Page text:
Read more
  • BIA: Equity claims in proposals – A look at new section 54.1 BIA

    On October 28, 2010, Justice Yves Poirier of the Quebec Superior Court rendered a decision, which enforced the application of new section 54.1 of the Bankruptcy and Insolvency Act. The case, Aliments Möpure inc. (Avis d’intention et de proposition de) (“Möpure”), addressed the question of whether a creditor advancing an equity claim has the right to vote at creditors’ meetings. More specifically, the case discusses the scope of the Court’s discretionary powers in granting or annulling an equity claimant’s right to vote at such meetings.

    Read more
  • CCAA: Bet on the right horse – the “stalking horse” in Quebec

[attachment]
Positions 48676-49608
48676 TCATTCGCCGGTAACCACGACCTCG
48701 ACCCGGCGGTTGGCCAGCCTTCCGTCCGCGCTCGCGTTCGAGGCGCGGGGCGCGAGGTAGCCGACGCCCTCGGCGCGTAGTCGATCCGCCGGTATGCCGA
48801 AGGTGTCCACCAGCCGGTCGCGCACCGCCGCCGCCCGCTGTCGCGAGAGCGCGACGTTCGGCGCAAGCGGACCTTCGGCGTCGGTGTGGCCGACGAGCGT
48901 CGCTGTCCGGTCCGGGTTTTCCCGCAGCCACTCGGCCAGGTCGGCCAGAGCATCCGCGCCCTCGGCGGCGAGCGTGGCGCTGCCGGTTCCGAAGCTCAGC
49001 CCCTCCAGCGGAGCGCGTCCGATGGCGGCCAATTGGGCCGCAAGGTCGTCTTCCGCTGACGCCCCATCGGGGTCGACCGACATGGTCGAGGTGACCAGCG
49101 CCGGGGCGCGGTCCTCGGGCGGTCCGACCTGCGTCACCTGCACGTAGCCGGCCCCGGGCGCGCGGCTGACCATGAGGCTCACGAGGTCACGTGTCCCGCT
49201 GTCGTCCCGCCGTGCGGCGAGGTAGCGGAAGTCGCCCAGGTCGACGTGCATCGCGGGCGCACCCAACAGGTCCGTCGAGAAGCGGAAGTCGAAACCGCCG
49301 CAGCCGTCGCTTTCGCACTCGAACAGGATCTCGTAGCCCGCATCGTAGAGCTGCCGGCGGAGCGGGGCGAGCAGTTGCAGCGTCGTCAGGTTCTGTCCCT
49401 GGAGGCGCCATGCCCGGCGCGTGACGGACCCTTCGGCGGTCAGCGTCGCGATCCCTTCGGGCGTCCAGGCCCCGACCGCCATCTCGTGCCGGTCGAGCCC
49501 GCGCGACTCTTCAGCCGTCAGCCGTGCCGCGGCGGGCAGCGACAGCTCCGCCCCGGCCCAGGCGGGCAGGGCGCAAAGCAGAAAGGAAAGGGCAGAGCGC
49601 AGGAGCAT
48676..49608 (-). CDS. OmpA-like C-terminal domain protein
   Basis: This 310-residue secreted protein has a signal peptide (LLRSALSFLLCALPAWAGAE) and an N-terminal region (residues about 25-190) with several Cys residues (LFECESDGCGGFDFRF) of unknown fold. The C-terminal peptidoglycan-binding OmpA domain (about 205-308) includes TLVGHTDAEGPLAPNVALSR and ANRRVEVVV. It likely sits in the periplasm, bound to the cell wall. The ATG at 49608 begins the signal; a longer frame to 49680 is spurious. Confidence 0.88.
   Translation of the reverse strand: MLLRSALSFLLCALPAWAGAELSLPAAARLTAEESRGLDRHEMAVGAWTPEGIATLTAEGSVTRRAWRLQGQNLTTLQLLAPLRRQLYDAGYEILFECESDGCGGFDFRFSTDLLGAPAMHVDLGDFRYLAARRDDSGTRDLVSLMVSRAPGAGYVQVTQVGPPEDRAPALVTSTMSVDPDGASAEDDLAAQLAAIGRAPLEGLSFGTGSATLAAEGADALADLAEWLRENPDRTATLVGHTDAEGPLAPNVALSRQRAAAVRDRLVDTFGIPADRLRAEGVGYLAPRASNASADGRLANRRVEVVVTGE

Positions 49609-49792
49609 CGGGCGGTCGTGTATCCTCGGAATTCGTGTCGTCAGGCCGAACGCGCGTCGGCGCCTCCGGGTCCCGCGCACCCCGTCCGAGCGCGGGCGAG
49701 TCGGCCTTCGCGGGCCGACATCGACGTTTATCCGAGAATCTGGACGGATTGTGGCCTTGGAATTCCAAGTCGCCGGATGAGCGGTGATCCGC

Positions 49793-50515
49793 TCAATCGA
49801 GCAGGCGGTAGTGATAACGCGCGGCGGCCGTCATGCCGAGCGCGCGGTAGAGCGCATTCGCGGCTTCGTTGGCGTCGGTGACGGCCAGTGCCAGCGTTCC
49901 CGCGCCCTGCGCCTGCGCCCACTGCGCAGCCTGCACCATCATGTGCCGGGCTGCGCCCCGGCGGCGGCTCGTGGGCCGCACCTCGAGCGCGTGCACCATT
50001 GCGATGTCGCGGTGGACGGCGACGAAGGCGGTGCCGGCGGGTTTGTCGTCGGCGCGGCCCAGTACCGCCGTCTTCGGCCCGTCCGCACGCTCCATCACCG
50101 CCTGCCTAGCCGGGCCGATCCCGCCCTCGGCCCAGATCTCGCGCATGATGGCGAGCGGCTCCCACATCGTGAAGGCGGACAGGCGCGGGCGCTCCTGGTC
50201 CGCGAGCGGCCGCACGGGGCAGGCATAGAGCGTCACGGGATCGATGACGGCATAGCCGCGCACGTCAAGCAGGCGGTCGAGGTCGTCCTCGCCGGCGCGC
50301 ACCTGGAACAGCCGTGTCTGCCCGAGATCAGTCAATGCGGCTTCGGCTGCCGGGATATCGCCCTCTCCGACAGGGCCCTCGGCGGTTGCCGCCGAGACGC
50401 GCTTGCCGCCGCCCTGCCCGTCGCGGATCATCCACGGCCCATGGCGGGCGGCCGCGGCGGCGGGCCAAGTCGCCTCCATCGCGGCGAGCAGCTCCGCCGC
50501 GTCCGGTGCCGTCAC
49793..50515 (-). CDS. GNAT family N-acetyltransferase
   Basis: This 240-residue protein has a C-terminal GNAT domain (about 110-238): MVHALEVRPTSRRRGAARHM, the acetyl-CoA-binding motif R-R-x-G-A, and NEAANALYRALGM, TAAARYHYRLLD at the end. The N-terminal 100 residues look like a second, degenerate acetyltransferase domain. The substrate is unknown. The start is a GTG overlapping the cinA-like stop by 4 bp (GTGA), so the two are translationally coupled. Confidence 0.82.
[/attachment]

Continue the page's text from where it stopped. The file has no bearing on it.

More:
The case of the arrangement respecting White Birch Paper (the “White Birch Group”) was one of the most significant matters brought before the Commercial Division of the Superior Court of Quebec in 2010. Not only did this matter receive a lot of attention on account of its crossborder aspect and the number of parties involved, it also constituted a precedent for sales of assets under the new provisions of the Companies' Creditors Arrangement Act (the “CCAA”). In particular, Mr. Justice Robert Mongeon approved a relatively complex process for the solicitation of offers and the sale of assets based on the American “stalking horse” method and allowed a secured creditor to use the secured portion of his debt to bid on the assets offered for sale (“credit bidding”). While credit bidding is the subject of another In Fact and In Law bulletin, this article is intended to focus on the use of the stalking horse method.